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  10. #9  
    Brassica oleracea Strange's Avatar
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    Given the problems with hydrogen, it may be better to make hydrocarbons from renewable resources: Scientists Use Sunlight to Make Fuel From CO2
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  11. #10  
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    Quote Originally Posted by Strange View Post
    Given the problems with hydrogen, it may be better to make hydrocarbons from renewable resources: Scientists Use Sunlight to Make Fuel From CO2
    Isn't the problem with co2 scrubbers the cost of sequestering? And that seems to resolve it, so why the hell arent we doing this?
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    Hydrogen has property of making metals in contact more brittle as well. You would carry oxygen instead of using ambient oxygen in air, for which there is no weight penalty.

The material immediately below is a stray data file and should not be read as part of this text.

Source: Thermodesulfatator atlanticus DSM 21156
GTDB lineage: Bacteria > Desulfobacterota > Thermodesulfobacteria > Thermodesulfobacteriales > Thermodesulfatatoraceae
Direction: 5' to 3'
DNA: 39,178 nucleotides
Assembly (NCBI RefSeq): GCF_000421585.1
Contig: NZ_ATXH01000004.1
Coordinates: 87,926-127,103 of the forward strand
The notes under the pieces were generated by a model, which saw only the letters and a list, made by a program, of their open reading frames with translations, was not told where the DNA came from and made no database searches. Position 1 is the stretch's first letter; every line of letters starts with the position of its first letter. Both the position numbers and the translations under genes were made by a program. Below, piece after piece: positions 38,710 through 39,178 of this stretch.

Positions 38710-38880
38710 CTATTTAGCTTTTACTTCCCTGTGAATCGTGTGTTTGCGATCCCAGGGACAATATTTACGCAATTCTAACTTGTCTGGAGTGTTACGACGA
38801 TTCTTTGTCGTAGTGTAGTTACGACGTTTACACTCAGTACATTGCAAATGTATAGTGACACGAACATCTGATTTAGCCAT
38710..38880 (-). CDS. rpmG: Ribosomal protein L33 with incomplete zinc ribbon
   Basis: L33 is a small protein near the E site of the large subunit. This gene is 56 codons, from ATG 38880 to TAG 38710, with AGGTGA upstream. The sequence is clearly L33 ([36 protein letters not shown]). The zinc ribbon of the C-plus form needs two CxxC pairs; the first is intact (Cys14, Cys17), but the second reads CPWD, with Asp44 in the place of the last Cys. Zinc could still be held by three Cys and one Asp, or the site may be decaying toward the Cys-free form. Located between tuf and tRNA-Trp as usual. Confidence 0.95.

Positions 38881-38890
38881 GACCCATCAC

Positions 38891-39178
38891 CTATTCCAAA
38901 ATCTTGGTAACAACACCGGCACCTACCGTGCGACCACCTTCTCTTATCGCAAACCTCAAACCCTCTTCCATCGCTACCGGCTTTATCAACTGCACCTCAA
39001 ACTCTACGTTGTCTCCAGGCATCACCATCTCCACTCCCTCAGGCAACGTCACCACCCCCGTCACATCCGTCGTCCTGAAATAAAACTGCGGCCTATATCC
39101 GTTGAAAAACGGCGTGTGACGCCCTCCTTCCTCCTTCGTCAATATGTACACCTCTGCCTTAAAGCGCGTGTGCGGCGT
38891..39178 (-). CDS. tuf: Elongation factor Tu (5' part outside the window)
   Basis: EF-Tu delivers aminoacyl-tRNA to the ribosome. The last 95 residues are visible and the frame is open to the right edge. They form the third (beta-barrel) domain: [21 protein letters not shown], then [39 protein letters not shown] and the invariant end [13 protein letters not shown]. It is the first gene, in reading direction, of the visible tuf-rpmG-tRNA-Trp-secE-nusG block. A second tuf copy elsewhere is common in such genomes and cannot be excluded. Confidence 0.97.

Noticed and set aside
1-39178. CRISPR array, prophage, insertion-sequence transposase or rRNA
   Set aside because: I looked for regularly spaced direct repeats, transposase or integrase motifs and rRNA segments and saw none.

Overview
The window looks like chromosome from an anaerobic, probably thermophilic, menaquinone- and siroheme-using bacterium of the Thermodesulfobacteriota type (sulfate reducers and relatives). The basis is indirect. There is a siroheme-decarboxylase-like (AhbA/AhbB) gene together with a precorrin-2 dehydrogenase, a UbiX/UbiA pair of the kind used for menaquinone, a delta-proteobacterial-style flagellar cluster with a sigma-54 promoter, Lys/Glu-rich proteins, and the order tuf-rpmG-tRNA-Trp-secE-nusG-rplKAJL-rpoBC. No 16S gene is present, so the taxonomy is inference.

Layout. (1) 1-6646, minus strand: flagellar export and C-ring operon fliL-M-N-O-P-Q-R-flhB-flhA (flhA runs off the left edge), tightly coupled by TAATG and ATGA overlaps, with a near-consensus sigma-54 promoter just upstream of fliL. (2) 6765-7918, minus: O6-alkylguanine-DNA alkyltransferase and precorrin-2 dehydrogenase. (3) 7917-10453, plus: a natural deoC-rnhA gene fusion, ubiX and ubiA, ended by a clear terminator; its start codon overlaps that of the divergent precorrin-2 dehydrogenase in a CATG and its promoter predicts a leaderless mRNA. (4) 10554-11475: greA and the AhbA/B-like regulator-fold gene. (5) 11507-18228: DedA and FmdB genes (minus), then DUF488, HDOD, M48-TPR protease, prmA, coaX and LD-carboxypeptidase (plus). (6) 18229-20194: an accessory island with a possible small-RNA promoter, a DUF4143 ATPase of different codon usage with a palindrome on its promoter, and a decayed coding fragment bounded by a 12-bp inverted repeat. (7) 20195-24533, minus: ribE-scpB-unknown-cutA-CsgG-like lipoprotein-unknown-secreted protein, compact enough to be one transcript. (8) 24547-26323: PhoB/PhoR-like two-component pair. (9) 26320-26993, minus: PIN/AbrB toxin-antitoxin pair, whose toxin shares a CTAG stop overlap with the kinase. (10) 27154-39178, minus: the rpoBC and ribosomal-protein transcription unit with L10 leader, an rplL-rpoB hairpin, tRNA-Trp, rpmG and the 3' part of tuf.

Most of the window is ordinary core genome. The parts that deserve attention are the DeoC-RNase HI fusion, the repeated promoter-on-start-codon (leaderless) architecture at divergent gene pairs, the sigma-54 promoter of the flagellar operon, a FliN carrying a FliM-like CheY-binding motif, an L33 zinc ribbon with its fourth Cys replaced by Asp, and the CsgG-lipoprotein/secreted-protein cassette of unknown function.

Maybe sub-orbital flight via rocket vs conventional airliner flight profile: Ithacus

    Sea Dragon
    The bravest are surely those who have the clearest vision of what is before them, glory and danger alike, and yet notwithstanding go out to meet it.- Thucydides
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  13. #12  
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    Quote Originally Posted by icewendigo View Post
    So if there werent any jet fuel or petroleum derivatives, what would be the next best thing to use to propel air liners on intercontinental flights?
    Nukes. Gas-core nuclear reactor rocket engine, better than combustion fuels because hotter.